The earliest reference to aggravating and mitigating circumstances in sentencing jurisprudence was in Jagmohan v. State of UP. The Supreme Court referenced Ratanlal’s Law of Crimes in the context of the discretion vested in judges in sentencing where they may consider the aggravating and mitigating circumstances of the case. The concept of aggravating and mitigating circumstances is most renowned in reference to death penalty jurisprudence. The Supreme Court delved into this concept in Bachan Singh v. State of Punjab where they laid down broad guidelines to make the imposition of the death penalty less arbitrary. However, the framework of aggravating and mitigating circumstances in determining quantum of sentence remains applicable outside of capital punishment cases as well.

Section 32-B of the NDPS provides certain conditions where the court may impose a sentence higher than the minimum sentence – that is, it provides certain aggravating circumstances. However, the judicial interpretation of this provision has not only postulated additional aggravating circumstances, but has also gone beyond the text of the statute to lay down certain mitigating circumstances. The latter is necessary to paint a more holistic image of the circumstances surrounding the accused in the interest of just punishment, especially in light of the fact that the minimum sentence is not considered to be the default as it should be.

The scope of aggravating and mitigating circumstances under Section 32-B

The Section lays down six aggravating factors that justify increased sentence: One, use or threat of use of violence by the offender; two, the offender taking advantage of a public office when they committed the offence; three, the offender either utilizing or affecting minors; four, if the offence is committed within or in the vicinity of an educational institution, a social service facility or the like; five, if the offender is a member of a criminal group; and six, the offender’s involvement in other illegal activities facilitated by the commission of the offence. In addition to this, the Supreme Court in Rafiq Qureshi v. Narcotic Control Bureau, a case relied on by the accused in Gurdev Singh, held that the quantity of the substance with which the accused is charged is a relevant aggravating factor. While there is no definite quantitative standard laid down by the Courts, the amount possessed by the accused is normally contrasted with the ‘commercial quantity’ (which is a quantity specified by the Central Government by notification in the Official Gazette), and weighed alongside any mitigating circumstances.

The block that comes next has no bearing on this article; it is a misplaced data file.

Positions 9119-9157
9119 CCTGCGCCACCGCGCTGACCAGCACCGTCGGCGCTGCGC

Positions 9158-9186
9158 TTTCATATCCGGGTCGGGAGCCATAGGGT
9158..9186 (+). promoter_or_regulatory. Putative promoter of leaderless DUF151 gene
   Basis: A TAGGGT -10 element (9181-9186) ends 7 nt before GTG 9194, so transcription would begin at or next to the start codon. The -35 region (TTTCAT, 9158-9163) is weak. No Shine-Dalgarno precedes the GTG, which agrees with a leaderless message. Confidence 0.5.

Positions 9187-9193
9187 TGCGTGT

Section 32-B itself specifies that the Court, in addition to the aggravating factors mentioned in the provision itself, may take into account any factors ‘as it may deem fit’ to impose a punishment higher than the minimum term of imprisonment. A literal interpretation of the provision allows for the Court to consider aggravating factors beyond what has been provided in the provision. While mitigating circumstances are not explicitly provided for here, Courts have a duty to provide due weightage to the mitigating and aggravating circumstances placed before them. 

Mitigating circumstances to reduce the sentence meted out to the accused exist to provide context about the offender and to ensure that the punishment meted out is just. Some of these mitigating circumstances are – the absence of a prior criminal record, poverty and unemployment, deprivation of an accused’s family of a source of income, and if the accused is merely a carrier.